THE BELL JAR- SYLVIA PLATH (1963)

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“I took a deep breath and listened to the old bray of my heart: I am, I am, I am.”

 

The Bell Jar is an unusual novel bottled with every emotion you can think of.

19-year-old Esther Greenwood is brilliant, talented beautiful and extremely self-critical. For a book written in 1963, Esther is a very compelling character. She lives in a society where girls are identified not on their own personalities and talents but in terms of their relationships to men and the society. We learn that she is a blend of a studious student and a fashion conscious girl, an innocent girl and an adventurous one too, because why not?!  She is trapped in an inner turmoil and unable to pick a role and settle. Unlike her friends and almost every other girl of that time, she does not want to be classified. She wants to break free and soar.

“I guess I should have been excited the way most of the other girls were, but I couldn’t get myself to react. I felt very still and very empty, the way the eye of a tornado must feel, moving dully along in the middle of the surrounding hullabaloo.”

We learn about her struggles in her early life that moulded her into who she was. She dates a boy who doesn’t value the things she loves, literature and poetry. This makes her question marriage and the purpose of it. In all her confusion she has nobody to encourage her, but many to restrict her. The story progresses by revealing every human side of Esther. Trapped inside her Bell Jar, she is unable to recognize her true identity. As the iron grip of society chokes her, she eventually suffers a mental breakdown and is subjected to the same forces that make her ill in the first place. As in every such case, her symptoms are treated but the problem is not.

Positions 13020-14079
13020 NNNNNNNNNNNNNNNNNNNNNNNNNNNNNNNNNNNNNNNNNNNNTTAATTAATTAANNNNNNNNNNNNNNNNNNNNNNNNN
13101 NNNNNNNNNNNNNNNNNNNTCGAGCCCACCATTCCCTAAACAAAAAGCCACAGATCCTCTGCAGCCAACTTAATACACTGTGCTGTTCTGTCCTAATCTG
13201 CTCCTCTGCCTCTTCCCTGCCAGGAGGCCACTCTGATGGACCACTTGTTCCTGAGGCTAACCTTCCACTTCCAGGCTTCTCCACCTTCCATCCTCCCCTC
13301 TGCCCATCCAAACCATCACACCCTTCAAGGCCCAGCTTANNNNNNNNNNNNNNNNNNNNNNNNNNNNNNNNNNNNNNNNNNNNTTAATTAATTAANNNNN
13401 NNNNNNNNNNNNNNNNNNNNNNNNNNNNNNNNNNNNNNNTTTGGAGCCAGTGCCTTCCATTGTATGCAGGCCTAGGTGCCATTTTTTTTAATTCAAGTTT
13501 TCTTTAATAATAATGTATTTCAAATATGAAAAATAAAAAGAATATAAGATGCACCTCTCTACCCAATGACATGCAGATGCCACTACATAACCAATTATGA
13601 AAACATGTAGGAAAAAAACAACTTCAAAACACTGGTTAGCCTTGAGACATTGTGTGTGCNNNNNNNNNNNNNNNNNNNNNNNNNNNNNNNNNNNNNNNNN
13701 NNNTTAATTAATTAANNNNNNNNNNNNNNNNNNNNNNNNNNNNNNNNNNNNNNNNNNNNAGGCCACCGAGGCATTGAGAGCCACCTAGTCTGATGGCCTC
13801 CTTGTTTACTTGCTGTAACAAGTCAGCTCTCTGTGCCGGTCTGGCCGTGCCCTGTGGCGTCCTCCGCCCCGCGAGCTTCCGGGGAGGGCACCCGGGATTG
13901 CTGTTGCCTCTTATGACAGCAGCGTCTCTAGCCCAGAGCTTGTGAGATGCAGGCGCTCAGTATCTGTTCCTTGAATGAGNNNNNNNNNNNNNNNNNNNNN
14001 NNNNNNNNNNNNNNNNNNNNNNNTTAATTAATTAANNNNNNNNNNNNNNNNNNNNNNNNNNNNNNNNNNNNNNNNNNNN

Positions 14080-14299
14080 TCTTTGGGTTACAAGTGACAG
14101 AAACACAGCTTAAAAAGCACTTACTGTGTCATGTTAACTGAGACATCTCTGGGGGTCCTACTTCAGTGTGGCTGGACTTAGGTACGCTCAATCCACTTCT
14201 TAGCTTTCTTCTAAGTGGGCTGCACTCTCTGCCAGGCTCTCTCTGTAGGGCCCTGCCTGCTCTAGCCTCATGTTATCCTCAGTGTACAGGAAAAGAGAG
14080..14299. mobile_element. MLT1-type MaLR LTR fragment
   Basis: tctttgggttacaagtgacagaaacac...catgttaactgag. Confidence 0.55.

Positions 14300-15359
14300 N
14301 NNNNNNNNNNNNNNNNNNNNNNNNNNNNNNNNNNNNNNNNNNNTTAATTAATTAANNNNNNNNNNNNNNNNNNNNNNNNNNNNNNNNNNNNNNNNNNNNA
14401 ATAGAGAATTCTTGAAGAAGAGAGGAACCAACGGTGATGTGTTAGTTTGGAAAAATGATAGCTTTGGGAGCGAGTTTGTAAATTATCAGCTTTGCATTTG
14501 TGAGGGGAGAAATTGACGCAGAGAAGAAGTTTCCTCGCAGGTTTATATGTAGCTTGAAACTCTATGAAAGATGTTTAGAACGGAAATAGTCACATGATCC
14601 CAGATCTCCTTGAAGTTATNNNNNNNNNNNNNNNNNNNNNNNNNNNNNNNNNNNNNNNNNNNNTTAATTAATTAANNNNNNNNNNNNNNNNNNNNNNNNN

In the 1970s, American literature did not have many female heroines who spoke their mind. That is one of the reasons that made The Bell Jar so popular. Throughout the book, we constantly feel the urge for her to survive. In a time period before women’s liberation and major social movements, Esther Greenwood chose to stand out and question the norms of society. In spite of her illness and other difficulties, she doesn’t come off as a pitiable character, but more of a proud fighter and the story being open-ended; I’d like to think that the Bell Jar has lifted and Esther’s life changed for the better.

“There ought, I thought, to be a ritual for being born twice- patched, retreaded and approved for the road.”

The Bell Jar is the only novel written by the American poet, Sylvia Plath. It is considered by some as partly autobiographical, Esther representing the darker side of Plath described in the most intense way. It is extremely realistic and with her fierce, direct style of writing, emotion bursts forth from every word. It is a complex story told simply, but glazed with poetry,irony, humour and sharpness.

Although it is a great book, I wouldn’t read it twice because I find Sylvia’s style more suited to poetry than prose.

“It wasn’t the silence of silence. It was my own silence.”

My rating for this book-  3.5/5 stars  

Watercolour and pastels on paper.

20 Comments Add yours

  1. I Spread Words says:

    3.5… That’s a bit harsh, Leha. She was one of a kind especially in the 1970’s!

    Anyway, good review. Lots of info. Keep it up!

    Liked by 1 person

    1. Leha says:

      Thank you for your honest comment. do love her writing. But to read a book after reading her excellent poetry, didn’t appeal much 🙂